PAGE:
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Filing for Landlord Tenant Judgments in Pennsylvania

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You spent months getting to the finish line. You have filed landlord tenant complaints. Possibly even provided a 10 day or 30 day notice. The tenant has been served. You have a hearing.  You have obtained a judgment. And then what??


In many cases, that may be the end of the road. The tenant may have moved out and it may not be worthwhile pursuing anything further. Or, maybe you can check into wage garnishment.  Or, if you simply want to file a judgment and put it on record, THAT is what this video is about.

In this video, I share the next steps for after you have obtained your judgment from the Magistrates office.

To summarize, here are the basic steps you'll need to do:

1) Obtain a judgment at the local magistrates office.

2) Wait, i believe it was 10 days.

3) Go back to magistrates office and obtain a certified transcript of the judgment. (fancy words for a stamped copy)

4) Take the transcript to the county Prothonotary's office

5) Do what they tell you. 🙂

That's it. 🙂 Fairly easy process.  Getting there...probably not so much so. haha.

Hope you enjoyed the video.

Brandon

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Real Estate Investor / Mastermind Leader, Stroke Survivor, Family Man, Triathlete.


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  1. Hello Brandon,

    I want to commend you on your ability to keep a level head during this economic downturn. The cascading effect of the state level shutdown is unfortunately too much for some investors to handle.

    What is your strategy to conserve liquidity, while beginning the eviction litigation process?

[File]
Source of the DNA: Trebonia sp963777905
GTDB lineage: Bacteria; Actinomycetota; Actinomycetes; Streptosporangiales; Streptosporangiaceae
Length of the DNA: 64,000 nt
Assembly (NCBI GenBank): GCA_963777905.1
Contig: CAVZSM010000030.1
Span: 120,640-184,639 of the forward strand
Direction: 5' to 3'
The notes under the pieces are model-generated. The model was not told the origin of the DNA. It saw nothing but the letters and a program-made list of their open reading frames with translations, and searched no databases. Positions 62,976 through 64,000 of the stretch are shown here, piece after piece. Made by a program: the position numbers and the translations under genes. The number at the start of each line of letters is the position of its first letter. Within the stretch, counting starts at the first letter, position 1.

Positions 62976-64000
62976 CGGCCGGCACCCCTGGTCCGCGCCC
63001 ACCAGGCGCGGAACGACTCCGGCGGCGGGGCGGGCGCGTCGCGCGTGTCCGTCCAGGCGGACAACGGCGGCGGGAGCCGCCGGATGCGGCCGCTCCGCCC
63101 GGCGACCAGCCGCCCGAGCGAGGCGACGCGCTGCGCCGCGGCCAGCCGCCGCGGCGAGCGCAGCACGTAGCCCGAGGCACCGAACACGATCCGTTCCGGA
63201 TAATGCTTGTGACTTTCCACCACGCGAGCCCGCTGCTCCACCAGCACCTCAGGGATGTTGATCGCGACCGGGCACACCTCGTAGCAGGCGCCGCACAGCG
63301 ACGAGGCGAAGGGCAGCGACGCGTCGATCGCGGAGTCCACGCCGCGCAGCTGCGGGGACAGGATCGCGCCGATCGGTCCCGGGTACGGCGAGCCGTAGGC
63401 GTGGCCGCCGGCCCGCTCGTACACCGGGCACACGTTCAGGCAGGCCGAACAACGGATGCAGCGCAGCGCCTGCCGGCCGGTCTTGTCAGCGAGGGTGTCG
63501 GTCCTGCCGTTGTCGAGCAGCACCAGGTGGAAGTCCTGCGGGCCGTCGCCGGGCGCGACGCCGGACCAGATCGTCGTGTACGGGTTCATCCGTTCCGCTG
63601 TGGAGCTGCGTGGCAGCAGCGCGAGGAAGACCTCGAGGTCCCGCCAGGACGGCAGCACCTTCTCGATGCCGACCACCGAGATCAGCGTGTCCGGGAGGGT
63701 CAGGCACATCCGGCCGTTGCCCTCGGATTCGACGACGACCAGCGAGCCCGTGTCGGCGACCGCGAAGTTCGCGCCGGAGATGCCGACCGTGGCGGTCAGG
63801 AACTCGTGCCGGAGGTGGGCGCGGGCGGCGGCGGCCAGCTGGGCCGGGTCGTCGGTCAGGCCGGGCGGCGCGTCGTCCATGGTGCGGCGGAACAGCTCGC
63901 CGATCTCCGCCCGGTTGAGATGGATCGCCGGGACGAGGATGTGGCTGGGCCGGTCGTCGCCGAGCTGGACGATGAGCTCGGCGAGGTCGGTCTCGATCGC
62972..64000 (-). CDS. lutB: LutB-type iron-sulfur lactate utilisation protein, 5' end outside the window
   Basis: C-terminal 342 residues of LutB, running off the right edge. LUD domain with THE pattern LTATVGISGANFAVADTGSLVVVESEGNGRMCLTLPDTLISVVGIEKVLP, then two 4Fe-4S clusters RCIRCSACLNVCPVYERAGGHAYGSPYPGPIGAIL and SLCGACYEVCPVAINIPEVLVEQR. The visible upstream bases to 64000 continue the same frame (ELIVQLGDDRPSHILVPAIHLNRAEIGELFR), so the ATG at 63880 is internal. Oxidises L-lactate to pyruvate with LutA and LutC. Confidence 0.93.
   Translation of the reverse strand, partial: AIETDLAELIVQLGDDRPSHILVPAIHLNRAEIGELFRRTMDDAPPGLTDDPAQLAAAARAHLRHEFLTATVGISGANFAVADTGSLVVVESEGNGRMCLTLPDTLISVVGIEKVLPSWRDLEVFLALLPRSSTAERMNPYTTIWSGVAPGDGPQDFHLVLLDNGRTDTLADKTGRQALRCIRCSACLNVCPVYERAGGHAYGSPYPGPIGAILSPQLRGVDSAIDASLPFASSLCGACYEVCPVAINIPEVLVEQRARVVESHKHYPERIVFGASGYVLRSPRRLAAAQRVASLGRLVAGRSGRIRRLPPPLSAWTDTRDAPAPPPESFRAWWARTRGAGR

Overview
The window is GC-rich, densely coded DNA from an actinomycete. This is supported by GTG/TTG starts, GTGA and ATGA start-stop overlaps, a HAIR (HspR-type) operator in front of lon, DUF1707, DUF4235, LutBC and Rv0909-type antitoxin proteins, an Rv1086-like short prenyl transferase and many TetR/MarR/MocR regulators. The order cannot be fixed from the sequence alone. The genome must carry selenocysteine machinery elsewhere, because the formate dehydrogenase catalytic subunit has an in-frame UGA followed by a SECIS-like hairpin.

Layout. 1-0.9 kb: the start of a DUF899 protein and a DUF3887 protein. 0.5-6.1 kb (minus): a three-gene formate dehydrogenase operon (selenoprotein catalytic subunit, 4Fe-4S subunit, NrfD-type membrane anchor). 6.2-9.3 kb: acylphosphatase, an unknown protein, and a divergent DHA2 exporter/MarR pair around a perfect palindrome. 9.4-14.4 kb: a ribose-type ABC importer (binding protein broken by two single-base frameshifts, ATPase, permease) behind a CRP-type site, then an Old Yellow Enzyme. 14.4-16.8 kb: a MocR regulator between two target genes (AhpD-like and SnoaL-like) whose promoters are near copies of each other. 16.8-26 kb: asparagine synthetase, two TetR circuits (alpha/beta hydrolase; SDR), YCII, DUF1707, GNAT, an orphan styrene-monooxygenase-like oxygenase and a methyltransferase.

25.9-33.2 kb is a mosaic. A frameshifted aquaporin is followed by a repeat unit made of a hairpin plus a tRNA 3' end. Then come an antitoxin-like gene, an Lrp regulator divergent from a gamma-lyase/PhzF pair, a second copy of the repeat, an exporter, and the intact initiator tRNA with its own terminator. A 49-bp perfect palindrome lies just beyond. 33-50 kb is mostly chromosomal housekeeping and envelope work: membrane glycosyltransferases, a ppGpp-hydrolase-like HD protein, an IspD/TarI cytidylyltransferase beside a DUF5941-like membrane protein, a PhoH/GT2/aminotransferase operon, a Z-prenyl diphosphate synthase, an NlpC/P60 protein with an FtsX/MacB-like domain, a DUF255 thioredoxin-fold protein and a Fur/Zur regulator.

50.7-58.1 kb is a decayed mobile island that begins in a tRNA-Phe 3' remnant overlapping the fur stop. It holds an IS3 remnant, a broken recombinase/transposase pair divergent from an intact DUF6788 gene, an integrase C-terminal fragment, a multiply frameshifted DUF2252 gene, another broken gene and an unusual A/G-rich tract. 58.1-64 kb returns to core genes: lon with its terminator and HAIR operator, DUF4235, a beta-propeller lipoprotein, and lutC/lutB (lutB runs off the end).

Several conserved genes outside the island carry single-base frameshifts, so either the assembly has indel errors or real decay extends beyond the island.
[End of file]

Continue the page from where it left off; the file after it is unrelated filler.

I’d like to meet up with you at Giannilli’s 2 in the future. I currently live at Brookside Apts on Georges Station Rd. I’m 24 Yrs Old and very green at residential real estate investing, but hearing your message, opens my eyes to working with you and at minimum conversing about this excellent investment instrument.

    The best to you,
    Brandon Ruzzi

    1. Hey Brandon!
      thanks for the comment.
      Have to admit, not sure how level headed I’ve been through everything, but this is turning out to be not too bad afterall.
      regarding your question: strategy to conserve liquidity, while beginning the eviction process.
      Hey, i’m not positive i fully understand the question, but, basically, it sounds like, how do you keep as much money while we are at the beginning stages of evicting somebody.
      if so, during this pandemic, my strategy…may simply be to offer money. Right now, with eviction moratoriums running rampant and looking at the possibility of not getting any “relief” and being allowed to evict non-paying tenants, you may want to offset your losses, and literally offer somebody money to move.
      Other than that, if you are looking to move through the process…I would say time is of the essence. Evict them as fast as possible in order minimize losses.
      Happy Investing,
      Brandon
      PS. Perhaps I’ll make a video to better explain some thoughts on it.

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